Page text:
It was a sticky morning at Lord’s, the sort when even a short walk makes your shirt cling to your skin. And the strike meant everyone had hiked in and arrived red and glistening. There was a lot of talk about what the morning would bring, and given the conditions, an expectation the ball would swing. England had a new one due, too, three overs the start of play, and, as always, the two of the very best men to use it. The odd thing was that they ended up standing in the outfield while Matt Potts and Ben Stokes did the bowling. It was all part of Ben Stokes’s grand plan to bounce out the tail. Like Lance Corporal Jones, he is absolutely convinced they don’t like it up ’em.
So his bowling went like this: short, short, full, a grimace, a sigh, a smile, and short, short, full. The next over was the same, short, full, full, short, short, full, short, and the one after that too. Anrich Nortje played it all with the confidence of a man who bowls at 95mph himself. He rode some, wore others, slapped at a couple, swayed away from the rest. He was wearing an outsize chest guard which made it look like he’d stuffed a pillow up his vest, and he and Stokes joked about it at the end of the over. Then when Broad replaced Potts at the Nursery End, it was more of the same, short, short, full, short, full, full.
After nine overs of this, Nortje had made it to 20 and Marco Jansen was closing in on his 50. It was roundabout then that someone in the crowd snapped and shouted out “pitch the ball up”. Soon after Broad did exactly that and got Jansen out caught at slip. He did the same thing to dismiss Lungi Ngidi in his very next over. By then, Stokes had flogged himself through six overs of short stuff for 18 runs, and won exactly nothing for it. It was like watching a man handing over fistfuls of change to have another go throwing at coconuts because he hasn’t realised that they’ve all been nailed to the shy.
All of which will end up a footnote in the story this Test, way down the bottom of the long list of things England got wrong in the two-and-a-half days’ play. But it still felt worth telling, because it was such a revealing little detail. Stokes had a clear idea about the way he wanted to play and wasn’t going to move away from it whatever anyone else had to say. He is dogmatic that way. As a captain, he has all the flexibility of a brick.
This approach has its advantages, it’s just that very few of them were apparent in this match, when England seemed to be wedded to all sorts of odd ideas, like keeping in five slips, and opening the batting with Zak Crawley.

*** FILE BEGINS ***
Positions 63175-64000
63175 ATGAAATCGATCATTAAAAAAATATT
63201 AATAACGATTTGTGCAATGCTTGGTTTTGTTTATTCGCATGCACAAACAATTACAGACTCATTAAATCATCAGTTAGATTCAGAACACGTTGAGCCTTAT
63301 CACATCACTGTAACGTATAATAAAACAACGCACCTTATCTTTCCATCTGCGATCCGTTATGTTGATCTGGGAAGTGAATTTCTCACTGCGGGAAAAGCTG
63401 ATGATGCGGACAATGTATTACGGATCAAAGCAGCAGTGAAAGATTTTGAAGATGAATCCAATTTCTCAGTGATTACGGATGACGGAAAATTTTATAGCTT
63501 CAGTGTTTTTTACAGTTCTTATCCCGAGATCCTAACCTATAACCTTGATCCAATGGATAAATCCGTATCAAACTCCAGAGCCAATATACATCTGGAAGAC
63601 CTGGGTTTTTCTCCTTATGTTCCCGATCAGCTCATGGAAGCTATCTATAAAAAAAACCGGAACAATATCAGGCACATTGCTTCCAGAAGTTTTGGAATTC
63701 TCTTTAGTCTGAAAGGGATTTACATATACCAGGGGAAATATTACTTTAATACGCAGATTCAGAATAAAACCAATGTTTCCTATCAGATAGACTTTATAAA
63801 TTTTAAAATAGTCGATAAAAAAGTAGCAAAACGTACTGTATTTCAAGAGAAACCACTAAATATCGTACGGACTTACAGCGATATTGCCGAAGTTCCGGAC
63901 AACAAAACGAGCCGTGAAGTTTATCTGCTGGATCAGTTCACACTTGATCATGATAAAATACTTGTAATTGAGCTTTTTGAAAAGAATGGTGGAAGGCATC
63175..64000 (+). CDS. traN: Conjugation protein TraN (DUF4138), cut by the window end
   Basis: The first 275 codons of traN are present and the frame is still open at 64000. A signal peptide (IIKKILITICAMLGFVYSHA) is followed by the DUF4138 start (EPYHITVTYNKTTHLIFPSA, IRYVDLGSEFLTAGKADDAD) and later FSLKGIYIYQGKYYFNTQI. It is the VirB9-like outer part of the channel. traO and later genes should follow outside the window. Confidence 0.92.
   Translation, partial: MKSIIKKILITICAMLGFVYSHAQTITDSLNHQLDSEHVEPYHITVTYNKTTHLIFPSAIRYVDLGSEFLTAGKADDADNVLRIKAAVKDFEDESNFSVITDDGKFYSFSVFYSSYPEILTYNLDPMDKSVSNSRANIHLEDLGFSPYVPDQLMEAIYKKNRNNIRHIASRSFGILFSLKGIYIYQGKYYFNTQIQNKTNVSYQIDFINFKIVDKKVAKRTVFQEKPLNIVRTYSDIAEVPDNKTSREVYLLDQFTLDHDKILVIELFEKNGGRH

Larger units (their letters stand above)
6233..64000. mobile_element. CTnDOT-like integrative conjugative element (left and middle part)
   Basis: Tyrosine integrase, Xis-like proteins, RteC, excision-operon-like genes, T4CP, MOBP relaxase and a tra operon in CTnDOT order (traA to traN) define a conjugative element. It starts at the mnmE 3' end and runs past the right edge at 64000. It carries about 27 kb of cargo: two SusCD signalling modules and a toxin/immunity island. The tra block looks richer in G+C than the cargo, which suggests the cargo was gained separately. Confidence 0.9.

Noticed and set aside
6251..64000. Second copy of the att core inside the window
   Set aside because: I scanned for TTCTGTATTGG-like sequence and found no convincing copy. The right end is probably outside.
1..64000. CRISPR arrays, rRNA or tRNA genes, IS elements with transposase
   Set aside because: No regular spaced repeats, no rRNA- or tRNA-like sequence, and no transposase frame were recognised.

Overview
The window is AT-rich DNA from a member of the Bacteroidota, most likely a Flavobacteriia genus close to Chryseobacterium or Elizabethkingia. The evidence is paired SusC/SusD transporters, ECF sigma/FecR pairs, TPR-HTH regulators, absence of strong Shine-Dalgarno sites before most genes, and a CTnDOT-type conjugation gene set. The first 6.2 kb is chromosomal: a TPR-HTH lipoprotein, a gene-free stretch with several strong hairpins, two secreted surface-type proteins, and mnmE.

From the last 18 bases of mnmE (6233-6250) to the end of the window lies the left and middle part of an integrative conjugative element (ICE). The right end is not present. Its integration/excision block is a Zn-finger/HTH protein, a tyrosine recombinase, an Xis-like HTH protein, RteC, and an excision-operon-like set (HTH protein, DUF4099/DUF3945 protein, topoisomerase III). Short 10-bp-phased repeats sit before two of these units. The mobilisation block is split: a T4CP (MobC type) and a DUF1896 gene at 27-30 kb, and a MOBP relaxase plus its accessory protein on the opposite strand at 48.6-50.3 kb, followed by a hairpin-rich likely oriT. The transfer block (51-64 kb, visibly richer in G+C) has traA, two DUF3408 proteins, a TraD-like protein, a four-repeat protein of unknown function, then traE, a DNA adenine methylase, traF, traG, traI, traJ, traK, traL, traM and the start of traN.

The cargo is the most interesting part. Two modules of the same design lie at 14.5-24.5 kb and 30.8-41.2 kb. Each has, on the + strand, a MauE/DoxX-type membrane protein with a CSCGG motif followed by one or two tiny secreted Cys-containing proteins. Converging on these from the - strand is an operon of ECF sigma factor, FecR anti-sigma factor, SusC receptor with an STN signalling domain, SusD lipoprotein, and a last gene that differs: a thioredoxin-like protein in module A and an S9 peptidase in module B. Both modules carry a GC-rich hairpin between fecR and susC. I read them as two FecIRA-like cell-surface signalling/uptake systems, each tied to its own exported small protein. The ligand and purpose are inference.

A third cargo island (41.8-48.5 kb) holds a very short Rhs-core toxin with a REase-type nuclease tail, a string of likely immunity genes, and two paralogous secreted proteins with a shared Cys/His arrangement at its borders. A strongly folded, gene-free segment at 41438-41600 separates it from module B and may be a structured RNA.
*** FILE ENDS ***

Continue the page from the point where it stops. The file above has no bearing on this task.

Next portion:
At this point, you don’t really need to make the argument for dropping Crawley, he’s doing it all by himself. His average is 20 in all forms of cricket this year, with a top score of 84 against Northamptonshire back in May. In Test matches the figure’s down to 16. Right now, there are only two men in the history of the game who have opened the batting as often as he has, and done so poorly at it, Alick Bannerman, who played his last game 127 years ago, and, Javed Omar, who propped up Bangladesh in the years after they first started playing Test cricket.
Here at Lord’s, Crawley batted like a man who was almost entirely unfamiliar with the act. It was like a living anxiety dream in which he’d rushed out to bat then looked down and found he brought an umbrella with him. He got out here, plumb LBW, throwing a sweep at a full straight delivery from Keshav Maharaj which he didn’t even come close to hitting. As Mark Butcher said while he was watching it on TV, it almost feels cruel that they keep on picking him. The sensible thing to do would be to let him go back to first class cricket (if only there was some scheduled for him to play in) and work on his game. After all, he is young enough to come again.
But Stokes doesn’t want to do it, because he believes it would be a backward step for the team. He wants everyone to know that they will get a run of games, even when they fail. So Crawley is living off the hope that someday soon everything will click for him again, and he will play one of those innings of his that reminds everyone what England saw in him when they picked him to begin with, like his 257 against Pakistan, his 77 against Australia, or his 121 against the West Indies. There was a little glimmer of it against India in the last Test, when his drive finally started working for him and he made 46.
Which is the innings assistant coach Paul Collingwood brought up when he was defending the selection before the match. “We don’t necessarily look for consistency with Zak,” Collingwood said, “it’s about being able to do special things.” Unfortunately, consistency is exactly what he’s giving them. He’s made six single figure scores in 10 innings. At this point the case for dropping seems as obvious to everyone watching as, well, asking Anderson to use the new ball in the morning.